…no management guys cutting things they didn’t believe in…

Release

As we were approaching the end of our four month deadline, the game was shaping up and it became apparent that it really is possible to finish and release a solid product within that timeframe. Still, we had a lot left to do, and we knew that some really cool things would probably have to wait until future updates, so the company decided to pause other development and allocated everybody to Dead Trigger for the last push. It was a huge help, because they contributed with new content, by polishing existing stuff and also by testing (it’s always a good idea to ask your friends’ opinions, since you will lose your objectivity after some time).

Paymium vs. Free2Play

One of the last things to decide was the business model. We definitely wanted to make the game very user friendly and affordable for everybody (we really disgust pumping hundreds of bucks out of players for virtual goods as some other games do), so the prices in the game were set fairly low, and we paid a lot of attention to balancing the game. That way, it’s playable without the need to spend money, while keeping it interesting for those who want to enjoy the game even more with premium weapons and gadgets. In the end, we set the price at $0.99, keeping the option to raise the price after release or to change it to a Free2Play model.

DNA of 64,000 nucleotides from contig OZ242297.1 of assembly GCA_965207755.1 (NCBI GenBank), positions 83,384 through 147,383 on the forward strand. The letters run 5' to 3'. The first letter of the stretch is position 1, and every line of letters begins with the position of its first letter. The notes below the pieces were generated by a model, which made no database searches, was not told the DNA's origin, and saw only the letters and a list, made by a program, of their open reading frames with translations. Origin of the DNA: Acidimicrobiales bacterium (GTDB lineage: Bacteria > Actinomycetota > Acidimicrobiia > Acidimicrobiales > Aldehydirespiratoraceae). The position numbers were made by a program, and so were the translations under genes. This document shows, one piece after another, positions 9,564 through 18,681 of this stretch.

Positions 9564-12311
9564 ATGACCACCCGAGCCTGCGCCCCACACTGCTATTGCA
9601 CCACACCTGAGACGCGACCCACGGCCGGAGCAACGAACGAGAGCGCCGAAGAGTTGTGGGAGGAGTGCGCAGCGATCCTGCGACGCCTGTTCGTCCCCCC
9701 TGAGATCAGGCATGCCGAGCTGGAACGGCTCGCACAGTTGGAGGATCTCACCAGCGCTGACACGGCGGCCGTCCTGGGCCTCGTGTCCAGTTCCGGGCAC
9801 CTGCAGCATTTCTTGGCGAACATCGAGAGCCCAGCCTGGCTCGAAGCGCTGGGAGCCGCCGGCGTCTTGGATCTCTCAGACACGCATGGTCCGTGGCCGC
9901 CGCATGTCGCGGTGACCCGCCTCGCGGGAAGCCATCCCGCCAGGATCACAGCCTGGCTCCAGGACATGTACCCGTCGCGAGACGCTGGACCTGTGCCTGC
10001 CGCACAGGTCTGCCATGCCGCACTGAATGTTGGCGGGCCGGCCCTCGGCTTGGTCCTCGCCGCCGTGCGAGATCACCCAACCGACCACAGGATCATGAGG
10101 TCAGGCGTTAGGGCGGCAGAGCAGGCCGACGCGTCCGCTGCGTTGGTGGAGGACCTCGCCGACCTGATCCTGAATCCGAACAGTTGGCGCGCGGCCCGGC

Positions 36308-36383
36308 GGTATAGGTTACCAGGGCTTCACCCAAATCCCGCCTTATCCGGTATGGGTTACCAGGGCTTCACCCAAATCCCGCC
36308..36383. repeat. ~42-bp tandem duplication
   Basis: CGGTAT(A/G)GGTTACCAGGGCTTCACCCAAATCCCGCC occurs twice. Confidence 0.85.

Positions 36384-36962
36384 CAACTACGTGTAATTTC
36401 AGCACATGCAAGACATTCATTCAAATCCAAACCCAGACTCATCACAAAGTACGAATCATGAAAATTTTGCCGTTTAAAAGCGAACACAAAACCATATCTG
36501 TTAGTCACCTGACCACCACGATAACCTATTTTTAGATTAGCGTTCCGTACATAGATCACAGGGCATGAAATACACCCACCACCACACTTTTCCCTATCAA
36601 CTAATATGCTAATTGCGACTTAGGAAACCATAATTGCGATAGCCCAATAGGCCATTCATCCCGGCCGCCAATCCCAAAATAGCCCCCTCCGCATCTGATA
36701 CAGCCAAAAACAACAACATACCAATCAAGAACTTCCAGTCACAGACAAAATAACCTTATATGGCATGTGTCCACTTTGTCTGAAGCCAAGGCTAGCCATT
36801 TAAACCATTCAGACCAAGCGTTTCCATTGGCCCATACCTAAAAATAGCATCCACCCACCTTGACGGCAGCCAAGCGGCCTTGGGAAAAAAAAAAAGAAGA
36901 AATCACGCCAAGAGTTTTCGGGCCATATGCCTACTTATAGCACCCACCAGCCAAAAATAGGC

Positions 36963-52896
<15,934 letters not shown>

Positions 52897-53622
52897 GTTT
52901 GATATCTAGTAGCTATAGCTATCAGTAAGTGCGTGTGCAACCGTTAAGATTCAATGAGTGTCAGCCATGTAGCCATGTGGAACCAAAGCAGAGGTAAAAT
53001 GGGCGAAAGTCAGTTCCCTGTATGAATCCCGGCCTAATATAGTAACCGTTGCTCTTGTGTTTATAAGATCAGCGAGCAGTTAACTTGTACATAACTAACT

Dead Trigger Screen
“Nearly all aspects of the game, as well as the price, blew people away.”

After four and a half months of development, full of expectations, we hit the release button and went to a pub to celebrate! We already had a few beers when the first player reviews started to appear and we finally knew that we did a good job, because all of them were fantastic! Nearly all aspects of the game, as well as the price, blew people away.

We finally knew that we did a good job

Mistakes Made, Lessons Learned

Although we’ve played it safe with most of our decisions, there were several areas that we had yet to explore, to learn how we could use them to our benefit and that of the player. One of those was In-App purchases. We’ve realized that some people didn’t expect them in the game (Dead Trigger was the first MADFINGER game with those) and were giving us one-star reviews just because of that. Unfortunately, somehow they didn’t realize that they could earn enough funds just by playing the game and don’t need to spend anything! Lesson learned: highlighting such facts clearly in advance should prevent any confusion.

City Game
“We realized that the game gets too hard for players who do not have any experience with First Person Shooters on phones or tablets.”